Christians & Muslims: From the Editor — The Cover’s Story

ON JANUARY 27, 537, Byzantine Emperor Justinian dedicated the magnificent Church of Hagia Sophia (Holy Wisdom) in Constantinople. “Glory to God, Who has deemed me worthy of fulfilling such a work,” he prayed. “O Solomon, I have surpassed thee.”

About a generation later, a widow in Mecca gave birth to a son named Muhammad. He reportedly prophesied to one of his followers, “You shall conquer Constantinople. Glory be to the prince and to the army that shall achieve it.” Muslim armies tried repeatedly to make the prophecy come true, besieging Justinian’s capital seven times in as many centuries.

The siege party in 1453 brought an extra weapon—the Janissaries, an elite corps of men taken as children from Christian families and raised as Islamic warriors. With this force Sultan Muhammad II overwhelmed the defenses of the last Emperor Constantine, who spurred his horse into the oncoming ranks of Janissaries and was never seen again. Muslim fighters broke down the doors of Hagia Sophia and killed or imprisoned hundreds of Christians hiding inside.

Muslims transformed Hagia Sophia into a mosque by removing Christian objects, whitewashing mosaics, and installing plaques with Qur'anic texts on the pediments. As our cover image shows, though, the transformation was hardly complete. Some Christian ornaments were destroyed, but many were merely hidden.

After Turkey became a secular republic, in 1924, Hagia Sophia became a cultural museum, and art historians were able to restore dozens of Christian elements. Today, the Christian and Islamic embellishments coexist awkwardly in a space no faith can claim. When Pope Paul VI visited the site in 1967 and privately recited a Hail Mary, a group of Muslim students responded the next day by performing a ritual prayer and sending the Vatican a picture of Muhammad the Conqueror.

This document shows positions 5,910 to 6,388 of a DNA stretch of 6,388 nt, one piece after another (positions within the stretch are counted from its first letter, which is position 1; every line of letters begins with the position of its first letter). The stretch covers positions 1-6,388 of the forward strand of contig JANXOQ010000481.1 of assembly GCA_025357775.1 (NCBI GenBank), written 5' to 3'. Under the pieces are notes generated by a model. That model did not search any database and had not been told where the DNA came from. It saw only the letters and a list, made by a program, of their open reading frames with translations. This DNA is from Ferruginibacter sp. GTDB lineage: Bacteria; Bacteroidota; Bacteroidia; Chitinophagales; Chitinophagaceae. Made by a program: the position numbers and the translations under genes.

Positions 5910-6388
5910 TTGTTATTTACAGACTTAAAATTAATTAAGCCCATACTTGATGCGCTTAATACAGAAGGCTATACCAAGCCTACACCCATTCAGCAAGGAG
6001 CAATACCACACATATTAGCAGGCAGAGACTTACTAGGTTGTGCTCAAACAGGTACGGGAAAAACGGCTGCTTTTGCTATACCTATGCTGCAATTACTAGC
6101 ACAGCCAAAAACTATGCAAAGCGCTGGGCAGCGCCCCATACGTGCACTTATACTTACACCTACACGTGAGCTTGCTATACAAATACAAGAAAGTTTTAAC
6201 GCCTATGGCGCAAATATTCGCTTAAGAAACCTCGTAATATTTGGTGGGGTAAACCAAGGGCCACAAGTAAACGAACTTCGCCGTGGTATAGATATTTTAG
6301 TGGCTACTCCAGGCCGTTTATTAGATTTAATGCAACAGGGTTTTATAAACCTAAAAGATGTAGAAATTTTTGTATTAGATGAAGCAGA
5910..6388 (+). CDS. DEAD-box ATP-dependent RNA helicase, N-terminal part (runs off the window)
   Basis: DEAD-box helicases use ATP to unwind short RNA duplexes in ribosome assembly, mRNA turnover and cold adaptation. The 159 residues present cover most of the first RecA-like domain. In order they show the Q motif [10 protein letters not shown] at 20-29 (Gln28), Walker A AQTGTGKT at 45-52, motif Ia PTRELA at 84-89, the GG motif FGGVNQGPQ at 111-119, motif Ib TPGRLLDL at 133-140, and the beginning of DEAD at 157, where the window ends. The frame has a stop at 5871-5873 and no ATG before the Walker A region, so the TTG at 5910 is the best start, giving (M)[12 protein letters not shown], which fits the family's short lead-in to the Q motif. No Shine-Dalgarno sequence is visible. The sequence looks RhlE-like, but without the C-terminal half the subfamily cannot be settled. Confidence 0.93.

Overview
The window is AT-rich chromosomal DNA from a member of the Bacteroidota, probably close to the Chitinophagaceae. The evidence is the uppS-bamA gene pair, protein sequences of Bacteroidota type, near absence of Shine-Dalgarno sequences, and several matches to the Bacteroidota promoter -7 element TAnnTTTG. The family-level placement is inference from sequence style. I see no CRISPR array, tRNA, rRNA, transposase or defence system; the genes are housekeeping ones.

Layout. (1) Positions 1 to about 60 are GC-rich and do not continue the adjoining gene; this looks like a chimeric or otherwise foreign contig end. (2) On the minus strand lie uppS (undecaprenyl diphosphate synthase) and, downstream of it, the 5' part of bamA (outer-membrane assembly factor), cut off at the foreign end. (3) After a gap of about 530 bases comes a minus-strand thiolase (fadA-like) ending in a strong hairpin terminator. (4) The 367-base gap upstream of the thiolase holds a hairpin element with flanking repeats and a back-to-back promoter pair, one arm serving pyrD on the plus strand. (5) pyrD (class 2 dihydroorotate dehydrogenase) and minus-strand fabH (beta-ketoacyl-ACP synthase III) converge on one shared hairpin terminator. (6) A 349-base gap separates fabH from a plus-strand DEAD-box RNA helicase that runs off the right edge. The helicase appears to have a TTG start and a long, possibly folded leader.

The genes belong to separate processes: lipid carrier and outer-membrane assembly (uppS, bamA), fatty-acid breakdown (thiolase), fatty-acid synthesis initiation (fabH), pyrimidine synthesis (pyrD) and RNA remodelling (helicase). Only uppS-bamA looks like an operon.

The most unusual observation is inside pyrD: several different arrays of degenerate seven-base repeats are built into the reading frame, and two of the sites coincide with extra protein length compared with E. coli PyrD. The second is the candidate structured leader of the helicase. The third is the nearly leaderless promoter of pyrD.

Like the Qur'anic plaques, Islam was grafted onto a Judeo-Christian foundation. Like the mosaics, Christian communities in lands conquered by Muslims have experienced aggression, attempted transformation, benign neglect, and periods of restoration. And like Hagia Sophia, places that have been occupied alternately or simultaneously by both religions provoke intense passions.

Byzantine historian Georgius Phrantzes, who watched the cathedral fall, lamented, “How unfathomable and incomprehensible is Thy wise judgment, O King Christ! . . . Who would not have mourned for you, O holy temple!”

When human wisdom fails to grasp the divine mind, we do mourn. We should also try to learn.

The new issue of Christian History looks at the historical places, people, and events that continue to shape Christian-Muslim relationships. The Crusades, which we addressed in issue 40 (1993) and revisit in this issue, may be the most cited flashpoint, but they are only a slice of the story. Encounters between the two faiths have produced a range of outcomes, from repression to debate to radical reconsiderations of Christian theology. Much of the tale remains “unfathomable and incomprehensible,” but, especially now, it must be told.

By Elesha Coffman

[Christian History originally published this article in Christian History Issue #74 in 2002]

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